5. In his missing letter of 24 December 1782 to the Reverend James Madison, JM evidently had included at least most of the information mentioned in the first paragraph of his letter on the same day to Edmund Randolph (Papers of Madison description begins William T. Hutchinson, William M. E. Rachal, et al., eds., The Papers of James Madison (6 vols. to date; Chicago, 1962——). description ends , V, 448). Richard Oswald’s revised “Commission,” by authorizing him as a representative of King George III to treat for peace with the commissioners “of the thirteen United States of America” rather than with thirteen “colonies or plantations,” conceded the “grand Point for wh. we contend” and thus removed the “principal Stumbling Block” on the road to peace (Wharton, Revol. Dipl. Corr description begins Francis Wharton, ed., The Revolutionary Diplomatic Correspondence of the United States (6 vols.; Washington, 1889). description ends ., V, 613–14, 748–50; Papers of Madison description begins William T. Hutchinson, William M. E. Rachal, et al., eds., The Papers of James Madison (6 vols. to date; Chicago, 1962——). description ends , V, 415–16; 418, n. 17).
6. The “late Letter” almost certainly was that of Arthur Lee to Mann Page, Jr. See ibid., V, 184, and n. 4. The “Contents” of this letter and even its exact date are unknown. The Reverend James Madison probably meant that France, chiefly because of unfulfilled obligations to her ally Spain, was putting “Obstacles” in the way of peace between the United States and Great Britain. Lee’s letter to Page had been written in September or October 1782, or before dispatches from John Jay and John Adams, warning against the allegedly devious course of France in the peace negotiations, had reached Congress. On the other hand, friends of Lee in Massachusetts appear to have kept him informed about the anti-French comments of John Adams in his private letters (Richard Henry Lee, Life of Arthur Lee, LL.D. [2 vols.; Boston, 1829], II, 277–78). Included in the Virginia Gazette of 11 January 1783 is an “Extract of a letter from Paris, October 18” reporting offers by Great Britain to cede territory in North America to France if she would withdraw from her alliance with the United States.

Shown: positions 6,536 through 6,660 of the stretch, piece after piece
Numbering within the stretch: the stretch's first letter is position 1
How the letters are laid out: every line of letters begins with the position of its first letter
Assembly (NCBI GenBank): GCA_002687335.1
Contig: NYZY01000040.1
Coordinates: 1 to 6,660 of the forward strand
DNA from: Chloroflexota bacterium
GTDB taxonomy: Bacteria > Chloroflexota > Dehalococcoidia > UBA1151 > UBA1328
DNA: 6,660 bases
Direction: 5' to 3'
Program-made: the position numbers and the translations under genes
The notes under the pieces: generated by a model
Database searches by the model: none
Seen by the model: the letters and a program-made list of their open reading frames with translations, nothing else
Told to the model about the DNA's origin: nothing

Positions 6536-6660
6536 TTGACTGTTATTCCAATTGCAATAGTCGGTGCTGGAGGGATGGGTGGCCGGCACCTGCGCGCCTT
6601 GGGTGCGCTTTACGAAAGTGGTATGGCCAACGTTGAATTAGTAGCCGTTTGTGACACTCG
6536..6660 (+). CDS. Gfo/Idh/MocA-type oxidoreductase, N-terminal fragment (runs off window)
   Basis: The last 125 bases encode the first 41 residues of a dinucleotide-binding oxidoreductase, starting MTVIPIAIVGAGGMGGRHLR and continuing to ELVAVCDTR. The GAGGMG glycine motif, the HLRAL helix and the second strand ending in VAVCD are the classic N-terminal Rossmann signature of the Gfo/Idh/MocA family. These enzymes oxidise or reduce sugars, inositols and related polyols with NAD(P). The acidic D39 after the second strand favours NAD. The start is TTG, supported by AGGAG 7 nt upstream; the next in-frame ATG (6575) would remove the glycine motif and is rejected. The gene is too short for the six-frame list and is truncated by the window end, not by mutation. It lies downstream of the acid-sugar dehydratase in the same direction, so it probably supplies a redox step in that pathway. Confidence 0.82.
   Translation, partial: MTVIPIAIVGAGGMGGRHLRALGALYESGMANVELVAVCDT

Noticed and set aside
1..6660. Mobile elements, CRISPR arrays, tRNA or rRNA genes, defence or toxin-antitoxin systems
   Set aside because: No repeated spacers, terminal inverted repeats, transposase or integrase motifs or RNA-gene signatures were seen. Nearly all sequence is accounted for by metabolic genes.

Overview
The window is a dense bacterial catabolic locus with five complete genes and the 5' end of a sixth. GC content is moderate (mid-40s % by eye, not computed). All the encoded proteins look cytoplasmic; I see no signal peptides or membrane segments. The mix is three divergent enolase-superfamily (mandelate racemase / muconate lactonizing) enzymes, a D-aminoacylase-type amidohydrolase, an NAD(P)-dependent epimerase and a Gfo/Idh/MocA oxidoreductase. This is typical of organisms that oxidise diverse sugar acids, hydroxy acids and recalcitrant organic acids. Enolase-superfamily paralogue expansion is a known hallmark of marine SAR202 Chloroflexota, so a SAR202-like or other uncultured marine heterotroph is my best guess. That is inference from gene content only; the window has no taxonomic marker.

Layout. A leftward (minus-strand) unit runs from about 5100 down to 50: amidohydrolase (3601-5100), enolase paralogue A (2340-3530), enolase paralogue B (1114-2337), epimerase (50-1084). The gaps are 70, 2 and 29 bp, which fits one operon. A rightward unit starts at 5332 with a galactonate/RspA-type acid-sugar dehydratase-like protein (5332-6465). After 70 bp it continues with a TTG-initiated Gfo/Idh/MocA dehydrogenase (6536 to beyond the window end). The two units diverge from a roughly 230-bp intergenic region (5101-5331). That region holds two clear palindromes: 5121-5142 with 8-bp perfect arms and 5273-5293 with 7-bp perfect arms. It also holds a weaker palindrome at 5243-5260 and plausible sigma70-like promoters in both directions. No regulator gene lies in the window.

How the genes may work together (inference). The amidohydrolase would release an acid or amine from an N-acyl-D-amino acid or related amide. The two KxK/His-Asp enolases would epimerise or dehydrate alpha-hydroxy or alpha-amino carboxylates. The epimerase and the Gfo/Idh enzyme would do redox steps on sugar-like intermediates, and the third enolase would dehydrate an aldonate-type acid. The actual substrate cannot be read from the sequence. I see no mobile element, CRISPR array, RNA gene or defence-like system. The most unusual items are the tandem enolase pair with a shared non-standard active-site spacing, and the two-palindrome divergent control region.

7. For the inquiry by a committee of the Virginia House of Delegates occasioned by Arthur Lee’s letter to Mann Page, see Papers of Madison description begins William T. Hutchinson, William M. E. Rachal, et al., eds., The Papers of James Madison (6 vols. to date; Chicago, 1962——). description ends , V, 184, and n. 4; 339, and n. 7; 400; 403, nn. 9–14; 404, nn. 16–19; Randolph to JM, 15 Jan. 1783, n. 13. The “Member” of Congress whom Lee addressed was Theodorick Bland (Papers of Madison description begins William T. Hutchinson, William M. E. Rachal, et al., eds., The Papers of James Madison (6 vols. to date; Chicago, 1962——). description ends , V, 341; 401; 404, n. 17). The “French Minister” to the United States was the Chevalier de La Luzerne. For other apparent evidences of his “Influence,” see Burnett, Letters description begins Edmund C. Burnett, ed., Letters of Members of the Continental Congress (8 vols.; Washington, 1921–36). description ends , VI, 460–61; William E. O’Donnell, Chevalier de La Luzerne, pp. 47–50; 62–65, and nn.
8. This sentence and the expression of “hope” may have been the clergyman’s tactfully humorous way of suggesting that a report had reached him of JM’s and La Luzerne’s friendship. For examples of it, but especially of the cordial relations between JM and Barbé-Marbois, secretary of the French legation, see Papers of Madison description begins William T. Hutchinson, William M. E. Rachal, et al., eds., The Papers of James Madison (6 vols. to date; Chicago, 1962——). description ends , II, 114–16; 116, n. 1; IV, 288; 326–30; 334; 403–4; V, 102; 103, n. 10; 152.
10. Dr. Coste possibly had left the United States either on 24 December 1782, when the French army began its voyage from Boston to the West Indies, but he more likely did so on 7 January 1783, when the Comte de Rochambeau and members of his staff sailed from Annapolis for France. Rochambeau and Dr. Coste were close friends. See ibid., V, 344, n. 7; 429, n. 5; 443, n. 3; Jean-Edmond Weelen, Rochambeau, Father and Son (New York, 1936), pp. 122, 186, 270.